The Skinny on Fat

The nutrients from fat are absolutely critical and necessary for brain function, hormone production and balance and cell development and growth. Specifically, essential fatty acids {omega-3 and omega-6} in proper proportions are critical for managing the hormones that regulate temperature, mood and digestion.

Because fat is really important to the brain, it’s really important to our overall health and wellness. The brain is the fattest organ in the body, composed of about 60% fat.

In today’s world we have a slew of brain problems like anxiety, brain fog, fatigue, depression, ADD, autism, Alzheimer’s, Parkinson’s, Multiple Sclerosis and more. It seems likely that there could be a link to the quality and quantity of the fats we ingest {and to the quality of our overall nutrition}.

There was a time demonizing fat {and cholesterol}, linking them to clogged arteries, weight gain and stroke, but this myth is widely disbelieved today. People are back on the fat train, and I’m excited about it! Because depriving the brain of healthy fat is a scary scenario.

In general, I don’t think the debate is about fat or no fat, but I do think it’s about quality. Fat that is a whole food and from nature is good, hands down. Processed fat, trans fat, that is not from nature is bad. Simple.

For bad fats, usually these exist in animal food {meat and dairy} or packaged foods — when checking ingredient lists, if you see the word, “Hydrogenated,” star clear!

So, the basics-

Benefits of good fats {polyunsaturated, saturated and DHA}:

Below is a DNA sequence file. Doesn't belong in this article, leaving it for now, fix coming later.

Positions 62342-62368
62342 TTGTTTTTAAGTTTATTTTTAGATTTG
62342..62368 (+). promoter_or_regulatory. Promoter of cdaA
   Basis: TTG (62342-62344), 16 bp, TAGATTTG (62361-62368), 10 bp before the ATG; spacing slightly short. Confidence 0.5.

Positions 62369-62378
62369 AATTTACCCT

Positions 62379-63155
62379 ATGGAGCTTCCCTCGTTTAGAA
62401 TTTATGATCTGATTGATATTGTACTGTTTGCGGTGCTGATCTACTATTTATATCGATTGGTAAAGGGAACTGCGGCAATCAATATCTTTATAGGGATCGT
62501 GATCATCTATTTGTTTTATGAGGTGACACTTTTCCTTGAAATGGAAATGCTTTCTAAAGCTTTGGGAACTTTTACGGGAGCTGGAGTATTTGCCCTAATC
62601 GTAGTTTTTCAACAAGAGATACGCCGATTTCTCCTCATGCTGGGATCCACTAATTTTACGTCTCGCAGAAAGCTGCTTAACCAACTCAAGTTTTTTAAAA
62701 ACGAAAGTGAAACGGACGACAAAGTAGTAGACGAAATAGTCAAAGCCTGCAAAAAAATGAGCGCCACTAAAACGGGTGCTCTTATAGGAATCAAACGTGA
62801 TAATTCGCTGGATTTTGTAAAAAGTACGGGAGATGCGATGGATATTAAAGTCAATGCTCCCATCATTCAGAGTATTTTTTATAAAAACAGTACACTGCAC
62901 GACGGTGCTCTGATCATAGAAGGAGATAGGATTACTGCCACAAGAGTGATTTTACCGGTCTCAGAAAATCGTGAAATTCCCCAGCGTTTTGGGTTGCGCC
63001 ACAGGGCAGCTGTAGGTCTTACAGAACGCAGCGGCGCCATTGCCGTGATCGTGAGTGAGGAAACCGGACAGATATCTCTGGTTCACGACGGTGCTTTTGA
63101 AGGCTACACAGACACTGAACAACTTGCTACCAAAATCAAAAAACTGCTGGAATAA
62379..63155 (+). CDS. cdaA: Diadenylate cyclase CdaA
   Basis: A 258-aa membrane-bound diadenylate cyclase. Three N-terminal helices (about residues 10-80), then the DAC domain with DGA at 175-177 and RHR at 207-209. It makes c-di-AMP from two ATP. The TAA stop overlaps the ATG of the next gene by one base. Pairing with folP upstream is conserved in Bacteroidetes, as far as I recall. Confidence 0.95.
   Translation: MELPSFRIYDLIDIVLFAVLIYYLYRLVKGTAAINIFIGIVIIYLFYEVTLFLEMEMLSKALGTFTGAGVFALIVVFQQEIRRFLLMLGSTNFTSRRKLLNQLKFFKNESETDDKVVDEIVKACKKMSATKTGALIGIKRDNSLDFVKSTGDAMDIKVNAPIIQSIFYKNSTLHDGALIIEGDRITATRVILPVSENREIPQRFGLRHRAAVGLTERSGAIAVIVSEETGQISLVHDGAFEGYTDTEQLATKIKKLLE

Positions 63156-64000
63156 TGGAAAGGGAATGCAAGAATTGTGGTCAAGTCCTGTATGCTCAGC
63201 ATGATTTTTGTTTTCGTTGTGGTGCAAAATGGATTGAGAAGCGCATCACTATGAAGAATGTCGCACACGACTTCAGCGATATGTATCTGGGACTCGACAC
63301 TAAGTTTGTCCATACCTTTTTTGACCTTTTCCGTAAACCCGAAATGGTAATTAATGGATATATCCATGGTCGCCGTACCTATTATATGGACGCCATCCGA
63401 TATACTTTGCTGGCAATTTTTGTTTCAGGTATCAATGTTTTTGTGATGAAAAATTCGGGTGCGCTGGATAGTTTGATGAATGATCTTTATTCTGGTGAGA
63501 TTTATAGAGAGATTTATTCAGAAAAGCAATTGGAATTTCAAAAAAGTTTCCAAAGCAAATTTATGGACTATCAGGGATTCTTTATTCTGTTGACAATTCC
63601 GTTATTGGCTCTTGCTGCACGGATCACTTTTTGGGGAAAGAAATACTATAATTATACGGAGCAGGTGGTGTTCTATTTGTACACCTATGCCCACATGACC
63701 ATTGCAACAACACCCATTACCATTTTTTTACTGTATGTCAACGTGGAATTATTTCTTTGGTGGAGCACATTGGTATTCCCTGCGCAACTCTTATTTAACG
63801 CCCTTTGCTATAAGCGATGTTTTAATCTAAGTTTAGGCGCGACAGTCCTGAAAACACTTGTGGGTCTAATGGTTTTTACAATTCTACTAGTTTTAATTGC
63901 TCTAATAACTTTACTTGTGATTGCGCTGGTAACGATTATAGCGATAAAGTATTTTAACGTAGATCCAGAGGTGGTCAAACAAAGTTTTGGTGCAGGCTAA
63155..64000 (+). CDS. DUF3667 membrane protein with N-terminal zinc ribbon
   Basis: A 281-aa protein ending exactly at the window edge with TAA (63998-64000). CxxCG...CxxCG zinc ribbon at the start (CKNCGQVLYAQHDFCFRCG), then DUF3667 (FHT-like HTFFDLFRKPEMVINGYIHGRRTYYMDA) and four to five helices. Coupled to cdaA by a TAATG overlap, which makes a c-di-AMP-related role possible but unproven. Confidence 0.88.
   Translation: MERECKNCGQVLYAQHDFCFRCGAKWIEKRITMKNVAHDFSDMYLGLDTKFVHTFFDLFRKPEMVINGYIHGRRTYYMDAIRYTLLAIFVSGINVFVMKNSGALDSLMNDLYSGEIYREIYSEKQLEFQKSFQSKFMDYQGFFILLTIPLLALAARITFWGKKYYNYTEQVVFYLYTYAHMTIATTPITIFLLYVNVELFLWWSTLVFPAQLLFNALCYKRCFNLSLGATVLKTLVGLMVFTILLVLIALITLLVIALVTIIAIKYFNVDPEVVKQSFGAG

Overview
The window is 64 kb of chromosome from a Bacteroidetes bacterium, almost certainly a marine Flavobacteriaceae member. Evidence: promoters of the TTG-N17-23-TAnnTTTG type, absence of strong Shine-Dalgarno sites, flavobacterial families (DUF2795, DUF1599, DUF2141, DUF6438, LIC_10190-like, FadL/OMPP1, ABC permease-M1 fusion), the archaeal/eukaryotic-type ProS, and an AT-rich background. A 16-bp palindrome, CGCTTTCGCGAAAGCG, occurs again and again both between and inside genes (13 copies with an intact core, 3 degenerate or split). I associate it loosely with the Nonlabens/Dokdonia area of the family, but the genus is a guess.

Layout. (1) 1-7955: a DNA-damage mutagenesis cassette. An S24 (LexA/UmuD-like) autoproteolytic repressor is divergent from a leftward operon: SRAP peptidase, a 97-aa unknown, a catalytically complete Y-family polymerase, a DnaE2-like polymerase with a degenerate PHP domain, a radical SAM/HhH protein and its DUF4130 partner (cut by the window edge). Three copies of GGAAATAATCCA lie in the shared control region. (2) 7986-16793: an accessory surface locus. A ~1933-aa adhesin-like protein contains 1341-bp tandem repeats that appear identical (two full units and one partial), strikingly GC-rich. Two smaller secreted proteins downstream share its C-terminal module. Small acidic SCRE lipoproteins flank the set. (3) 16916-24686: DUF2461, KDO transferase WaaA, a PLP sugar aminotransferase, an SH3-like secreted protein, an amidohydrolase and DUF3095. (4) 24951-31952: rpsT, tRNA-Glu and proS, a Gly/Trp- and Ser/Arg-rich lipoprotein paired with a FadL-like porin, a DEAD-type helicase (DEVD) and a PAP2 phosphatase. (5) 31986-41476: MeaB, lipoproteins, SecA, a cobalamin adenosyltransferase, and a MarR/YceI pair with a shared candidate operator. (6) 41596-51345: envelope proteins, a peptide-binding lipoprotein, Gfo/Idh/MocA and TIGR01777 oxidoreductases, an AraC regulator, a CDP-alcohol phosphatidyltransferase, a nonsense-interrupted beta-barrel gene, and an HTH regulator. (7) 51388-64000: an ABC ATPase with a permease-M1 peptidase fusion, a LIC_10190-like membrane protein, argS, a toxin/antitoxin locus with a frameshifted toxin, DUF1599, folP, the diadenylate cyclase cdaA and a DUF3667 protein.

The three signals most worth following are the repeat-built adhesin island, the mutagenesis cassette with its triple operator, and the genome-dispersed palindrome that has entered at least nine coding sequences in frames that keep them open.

• Slows down absorption so that you can go longer without feeling hungry, increases satiety
  • Reduces fasting insulin levels
  • Slows digestion
  • Curbs cravings
  • Maximizes loss of stored body fat (ketosis)
  • Hydrates cells
  • Helps brain functions such as memory, ability to speak and motor skills
  • Rich source of energy for the cells in our brains, which along with exercise can stimulate new brain cells
  • Provides the building blocks for cell membranes and a variety of hormones and hormone-like substances
  • Provides benefits for the liver and immune system, helps maintain proper hormone balance
  • Act as carriers for important fat-soluble vitamins A, D, E and K
  • Needed for the conversion of carotene to vitamin A, for mineral absorption, and for a host of other biological processes

Sources of good fat:

  • Avocado or avocado oil
  • Fatty fish (salmon, trout, mackerel, sardines, herring, sablefish)
  • Olives or olive oil
  • Coconut and coconut oil
  • Nuts and nut butters {walnuts, pecans, almonds, macadamias, hazelnuts}
  • Seeds {hemp, flax, sesame/tahini, chia}
  • Fresh herbs {basil, oregano, mint}
  • Micro algae

In case you’re curious about Ketosis, it’s a normal metabolic process where the body’s cells use glucose as their main source of energy, from dietary carbs like sugar or starch. When the body doesn’t have enough glucose for energy, it burns stored fat instead. Mind Body Green has a bunch of posts devoted to ketosis, see here.

One more thing, a general thought about understanding nutrition and the health of the body {fat or any other topic}: we can’t compartmentalize or look at subjects through pinholes. We can’t talk about one nutrient or food at a time — like just grapes, or just salmon or just walnuts or fat as a whole regardless of quality — because it all works together in a grander scheme. The media does this a lot and I think it’s really confusing to the general public. It’s not about one food, or one nutrient or one macronutrient group; we need to keep it simpler, we need to think bigger picture, more holistic. Overall, we just need to eat a variety of real foods from nature in reasonable proportions. The macros {macronutrients} I track to are vegetables deep in color, protein and fat — I make sure all of my meals include a balance of those three groups and then I’m good to go.

LMK what you think!


source: 1 | 2 | 3 | 4 | 5 | 6

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